As for the XVS, researchers at NASA’s Langley Research Center in Hampton, Virginia, completed tests of the system back in 2021.

NASA describes the XVS as “a forward-facing multi-camera and display system that shows the airspace in front of the X-59 QueSST. A 4K-monitor serves as the central ‘window’ allowing the pilot to safely see traffic in their flight path while also providing graphical flight data in an augmented reality for approaches, landings, and takeoffs.”

A slide from a NASA presentation showing key features of the XVS. NASA

Essentially, the 4K camera mounted atop the nose covers the sector above the nose, while the sector below is observed using the Forward Vision System (FVS), comprising an EVS3600 camera. The fairing for this can also be seen in the new head-on images of the jet.

“Our goal is to create an electronic means of vision for the X-59 pilot that provides performance and safety levels equivalent to, or better, than forward-facing windows,” explained Randy Bailey, XVS subsystem lead, in a September 2021 press release.

A graphic render of the inside of the X-59 cockpit including the XVS. Lockheed Martin

Prior to installing XVS in the X-59, the technology was tested in flight aboard NASA’s Beechcraft UC-12B King Air. This program involved installing hardware in the King Air’s cabin that was wired to an exterior camera on the nose. Live flight-test scenarios were flown to collect data on the pilot’s ability to see and maneuver around another aircraft in the airspace.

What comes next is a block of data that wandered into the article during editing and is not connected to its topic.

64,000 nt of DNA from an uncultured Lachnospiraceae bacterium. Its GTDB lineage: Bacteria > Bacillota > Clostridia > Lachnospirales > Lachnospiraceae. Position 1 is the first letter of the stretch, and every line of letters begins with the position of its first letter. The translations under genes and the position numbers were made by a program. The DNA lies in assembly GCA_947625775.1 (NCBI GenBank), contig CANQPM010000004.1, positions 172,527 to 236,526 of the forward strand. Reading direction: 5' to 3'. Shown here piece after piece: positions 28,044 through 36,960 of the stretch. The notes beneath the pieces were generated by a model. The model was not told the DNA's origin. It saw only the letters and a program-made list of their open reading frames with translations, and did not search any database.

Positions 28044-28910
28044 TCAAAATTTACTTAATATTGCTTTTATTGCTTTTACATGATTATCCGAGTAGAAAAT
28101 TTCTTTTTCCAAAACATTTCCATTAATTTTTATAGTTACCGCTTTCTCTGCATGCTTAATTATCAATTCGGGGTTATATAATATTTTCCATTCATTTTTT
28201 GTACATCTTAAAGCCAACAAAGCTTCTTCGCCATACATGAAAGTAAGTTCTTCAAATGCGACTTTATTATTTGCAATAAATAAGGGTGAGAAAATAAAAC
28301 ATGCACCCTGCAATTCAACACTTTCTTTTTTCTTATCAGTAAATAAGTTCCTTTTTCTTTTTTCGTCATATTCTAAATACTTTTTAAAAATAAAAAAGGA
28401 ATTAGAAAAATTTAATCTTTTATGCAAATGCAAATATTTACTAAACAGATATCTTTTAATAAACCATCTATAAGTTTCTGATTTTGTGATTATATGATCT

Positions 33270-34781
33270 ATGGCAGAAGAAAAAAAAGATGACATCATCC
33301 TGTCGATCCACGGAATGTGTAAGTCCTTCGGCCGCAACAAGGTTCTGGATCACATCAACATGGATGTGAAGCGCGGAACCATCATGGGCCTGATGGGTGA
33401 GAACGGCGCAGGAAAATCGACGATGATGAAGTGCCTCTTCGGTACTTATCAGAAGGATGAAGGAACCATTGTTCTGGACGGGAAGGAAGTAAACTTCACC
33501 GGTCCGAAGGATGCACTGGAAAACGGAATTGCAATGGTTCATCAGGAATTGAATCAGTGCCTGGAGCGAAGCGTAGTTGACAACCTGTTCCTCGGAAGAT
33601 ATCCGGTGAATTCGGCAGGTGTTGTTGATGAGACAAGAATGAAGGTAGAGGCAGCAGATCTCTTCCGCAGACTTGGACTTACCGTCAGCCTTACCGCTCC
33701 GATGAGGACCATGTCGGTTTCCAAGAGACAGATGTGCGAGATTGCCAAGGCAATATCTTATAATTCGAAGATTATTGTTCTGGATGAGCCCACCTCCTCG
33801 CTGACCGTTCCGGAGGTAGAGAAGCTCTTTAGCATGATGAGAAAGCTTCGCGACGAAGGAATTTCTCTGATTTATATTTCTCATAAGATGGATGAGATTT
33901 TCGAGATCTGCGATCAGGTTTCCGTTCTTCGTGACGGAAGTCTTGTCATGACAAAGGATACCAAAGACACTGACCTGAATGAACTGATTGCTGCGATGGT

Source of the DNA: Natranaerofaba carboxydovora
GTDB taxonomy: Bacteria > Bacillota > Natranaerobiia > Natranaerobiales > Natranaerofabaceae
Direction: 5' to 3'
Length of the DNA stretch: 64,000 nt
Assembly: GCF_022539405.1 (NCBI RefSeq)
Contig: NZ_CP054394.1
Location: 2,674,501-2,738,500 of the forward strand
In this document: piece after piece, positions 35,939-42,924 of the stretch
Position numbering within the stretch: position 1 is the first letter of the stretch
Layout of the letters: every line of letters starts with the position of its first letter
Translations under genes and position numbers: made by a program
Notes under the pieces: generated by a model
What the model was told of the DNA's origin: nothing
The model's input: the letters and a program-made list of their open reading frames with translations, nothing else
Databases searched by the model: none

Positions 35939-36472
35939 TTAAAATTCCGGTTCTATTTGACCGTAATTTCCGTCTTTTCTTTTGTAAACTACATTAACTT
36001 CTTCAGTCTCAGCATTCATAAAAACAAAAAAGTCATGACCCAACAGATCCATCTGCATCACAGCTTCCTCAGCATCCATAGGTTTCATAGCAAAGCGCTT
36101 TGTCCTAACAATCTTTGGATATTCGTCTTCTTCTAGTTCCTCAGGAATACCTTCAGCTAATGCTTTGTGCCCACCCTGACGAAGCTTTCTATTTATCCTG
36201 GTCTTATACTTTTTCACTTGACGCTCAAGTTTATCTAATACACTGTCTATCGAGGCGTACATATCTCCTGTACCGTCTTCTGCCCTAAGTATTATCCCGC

During these tests, one pilot was seated in the cockpit of the King Air and could see through the forward windows, while another pilot was seated in the cabin with only the XVS available for external awareness.

The changes made to the UC-12B King Air for testing the XVS. NASA

All of this early testing has been required to prove NASA’s goal of a vision system that provides “visibility of the external scene for the flight crew analogous or equivalent to forward-facing windows in conventional aircraft.”

Key design features of the X-59, including the XVS. Lockheed Martin

It’s worth mentioning that another Skunk Works creation, the notional Dark Star hypersonic test jet Pete Mitchell flew in Top Gun: Maverick also featured a similar configuration with no standard forward visibility to be had.

While the XVS is clearly critical to the X-59 achieving its aims of demonstrating a much lower noise signature than previous supersonic transports, it’s just one of many exotic aspects of a fascinating program. If they all work as planned, the results could well help usher in a new era of supersonic passenger aircraft. Whatever happens, the upcoming flight-test program will certainly be one to watch.

Contact the author: thomas@thedrive.com

Thomas Newdick Avatar

Thomas Newdick

Staff Writer

Thomas is a defense writer and editor with over 20 years of experience covering military aerospace topics and conflicts. He’s written a number of books, edited many more, and has contributed to many of the world’s leading aviation publications. Before joining The War Zone in 2020, he was the editor of AirForces Monthly.